out huge harvests in Brazil during the 1980s, when it was still the world's second largest producer.

Another menace is the political process in West Africa. Within a few years of Ghana's independence in 1957,
farmers were hit by huge tax rises. The theory, President Kwame Nkrumah wrote in his autobiography, was that
cocoa "belongs to the country. We had to think of the general public as well as the cocoa farmers".

Farmers were sceptical. Why had their leader ordered up a presidential frigate and spent millions on a
conference of African leaders in Accra? By the late 70s, Ghana's Cocoa Marketing Board was buying from
farmers at £347 a tonne; world prices at the time, Ryan tells us, "were in excess of £3,000". In the 80s, the
government raised prices for Ghana's producers, under pressure from the IMF, and yields began to increase. But
by then, farmers were smuggling their beans into Côte d'Ivoire to get a better deal, and Ghana had been
displaced by its neighbour as the leading producer.

In 2002 a rebellion erupted in Côte d'Ivoire. The heart of the matter was land rights: the post-independence
leader, Félix Houphouët-Boigny, had opened up land to migrants from the north to create a massive cocoa sector
and a flourishing sideline in coffee. The policy worked, but after Houphouët's death in 1993 and the economic
downturn, there were bitter disputes over land allocations. Did a migrant family "own" a piece of land just
because they'd worked it since the 60s? Equally, could people in the capital, Abidjan, who hadn't visited a plot
for a generation, claim it as theirs? The result was a head-on confrontation about Ivorian identity. If you came
from the north, or had a northern (Muslim) name, you were a foreigner.

Despite the intensity of the violence, Ryan says, beans continued to move to the port. Cocoa was too crucial for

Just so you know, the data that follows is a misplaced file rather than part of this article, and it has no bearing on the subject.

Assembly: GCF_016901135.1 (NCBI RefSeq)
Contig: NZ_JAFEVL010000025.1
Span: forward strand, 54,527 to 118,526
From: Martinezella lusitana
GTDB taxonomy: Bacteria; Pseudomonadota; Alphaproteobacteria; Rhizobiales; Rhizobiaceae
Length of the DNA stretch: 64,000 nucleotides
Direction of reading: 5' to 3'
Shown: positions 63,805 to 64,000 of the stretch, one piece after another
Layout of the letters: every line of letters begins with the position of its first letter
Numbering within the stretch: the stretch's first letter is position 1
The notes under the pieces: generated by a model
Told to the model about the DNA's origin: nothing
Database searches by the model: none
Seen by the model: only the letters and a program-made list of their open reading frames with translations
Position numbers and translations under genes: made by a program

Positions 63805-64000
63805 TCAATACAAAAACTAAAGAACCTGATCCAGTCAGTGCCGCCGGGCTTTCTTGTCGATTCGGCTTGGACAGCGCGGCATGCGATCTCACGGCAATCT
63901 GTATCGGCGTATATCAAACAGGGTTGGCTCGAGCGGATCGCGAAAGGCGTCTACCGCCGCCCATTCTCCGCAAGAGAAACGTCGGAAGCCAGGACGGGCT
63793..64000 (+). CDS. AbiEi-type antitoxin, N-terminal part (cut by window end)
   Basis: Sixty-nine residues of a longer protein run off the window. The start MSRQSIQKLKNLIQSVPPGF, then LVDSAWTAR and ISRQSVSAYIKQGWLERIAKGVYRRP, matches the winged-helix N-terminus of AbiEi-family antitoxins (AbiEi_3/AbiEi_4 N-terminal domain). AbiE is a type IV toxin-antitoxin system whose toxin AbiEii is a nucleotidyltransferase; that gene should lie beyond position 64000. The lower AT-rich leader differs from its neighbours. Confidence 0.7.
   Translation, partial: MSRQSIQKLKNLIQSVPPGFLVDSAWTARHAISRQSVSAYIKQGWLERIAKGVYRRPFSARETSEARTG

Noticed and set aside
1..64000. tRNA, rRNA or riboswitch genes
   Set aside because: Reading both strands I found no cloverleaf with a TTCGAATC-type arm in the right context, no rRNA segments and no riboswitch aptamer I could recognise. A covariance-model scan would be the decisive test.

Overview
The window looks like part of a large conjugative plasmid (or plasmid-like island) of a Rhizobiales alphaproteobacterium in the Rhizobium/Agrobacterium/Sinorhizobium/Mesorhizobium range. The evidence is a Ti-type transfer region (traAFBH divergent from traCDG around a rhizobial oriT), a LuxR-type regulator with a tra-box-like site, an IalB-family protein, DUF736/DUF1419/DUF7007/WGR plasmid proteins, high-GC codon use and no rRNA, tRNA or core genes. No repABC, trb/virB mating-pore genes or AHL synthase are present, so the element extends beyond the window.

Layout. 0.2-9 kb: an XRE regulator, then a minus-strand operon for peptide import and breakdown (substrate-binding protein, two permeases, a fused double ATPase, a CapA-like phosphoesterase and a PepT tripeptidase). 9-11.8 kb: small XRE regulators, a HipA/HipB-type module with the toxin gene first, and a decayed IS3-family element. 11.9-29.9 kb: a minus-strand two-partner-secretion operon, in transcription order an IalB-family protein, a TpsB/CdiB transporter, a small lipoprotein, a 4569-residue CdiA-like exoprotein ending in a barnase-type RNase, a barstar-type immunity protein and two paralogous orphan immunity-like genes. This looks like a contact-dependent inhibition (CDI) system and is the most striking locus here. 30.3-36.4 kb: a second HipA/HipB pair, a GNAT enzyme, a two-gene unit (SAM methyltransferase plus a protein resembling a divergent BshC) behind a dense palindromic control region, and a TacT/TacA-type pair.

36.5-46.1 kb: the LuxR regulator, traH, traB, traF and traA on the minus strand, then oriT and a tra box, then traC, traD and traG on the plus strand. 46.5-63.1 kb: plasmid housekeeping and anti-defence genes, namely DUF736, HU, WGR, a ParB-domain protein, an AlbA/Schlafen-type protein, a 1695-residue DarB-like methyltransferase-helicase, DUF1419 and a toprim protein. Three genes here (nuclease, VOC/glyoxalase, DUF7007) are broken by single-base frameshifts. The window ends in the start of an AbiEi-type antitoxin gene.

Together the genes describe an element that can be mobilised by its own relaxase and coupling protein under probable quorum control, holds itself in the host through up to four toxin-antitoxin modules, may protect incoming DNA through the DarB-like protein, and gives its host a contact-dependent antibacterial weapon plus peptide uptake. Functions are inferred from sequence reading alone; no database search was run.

the government and the farmers for anyone to loosen their grip. When the northern opposition – Les Forces
nouvelles – started levying money on producers who bypassed the capital and ran their crops directly into Togo,
rebel takings reached $30m in one year. "The ubiquity of Ivorian beans," Ryan writes, "is such that . . . nearly
every [chocolate] bar you buy will contain at least some from its plantations." It's a safe assumption that a 2011-
vintage Twix will contain Ivorian ingredients, even though last year's harvest was hit by bad weather and
disease.

Political conflict has also dealt a blow. President Laurent Gbagbo's refusal to acknowledge defeat in last
November's elections has produced a new round of violence in Côte d'Ivoire and held up delivery. Cocoa prices
in the City have been jittery but our love of chocolate can still be indulged at a snip, while citizens of Côte
d'Ivoire prepare for the worst.

Ryan has a salutary lesson in her book about why it doesn't do to spill too many beans. Back in the 80s, Gbagbo
was a rising star in Paris. At the time he made friends with a hyperactive French Canadian commodities
reporter, Guy André Kieffer, who headed out for Côte d'Ivoire in the post-Houphouët era to work for a cocoa
auditing company. In Abidjan Kieffer got into the dangerous habit of recycling his in-house reports to the
Ivorian press.




                COCOA PRODUCERS’ ALLIANCE, NATIONAL ASSEMBLY COMPLEX TAFAWA BALEWA SQUARE,                            21
                    P.O. BOX 1718, LAGOS, NIGERIA. TEL: +234(0)1-263-5574 FAX: +234(0)1-263-5684
                           Email: econs@copal-cpa.org Website: www.copal-cpa.org
When the IMF told Côte d'Ivoire to abolish the state price-setter, the government created five new price
regulators to do what their predecessor had done, under the guise of market pluralism. It also introduced new
levies on producers to fund the lifestyle of managers and minions in the new buyers' cartel.

Farmers saw less from deregulation than the IMF had hoped. Kieffer, who spoke out on this and other shady
operations in the cocoa business, disappeared in 2004. His wife and brothers travelled to Côte d'Ivoire, where
Gbagbo assured them he would try to find their relative, but nothing came of it. After last year's election, it was
the president's turn to disappear, but he dug his heels in. Whatever happens next, signs of a return to normal in
Órla Ryan's leading "chocolate nation" are not too encouraging.




                COCOA PRODUCERS’ ALLIANCE, NATIONAL ASSEMBLY COMPLEX TAFAWA BALEWA SQUARE,                            22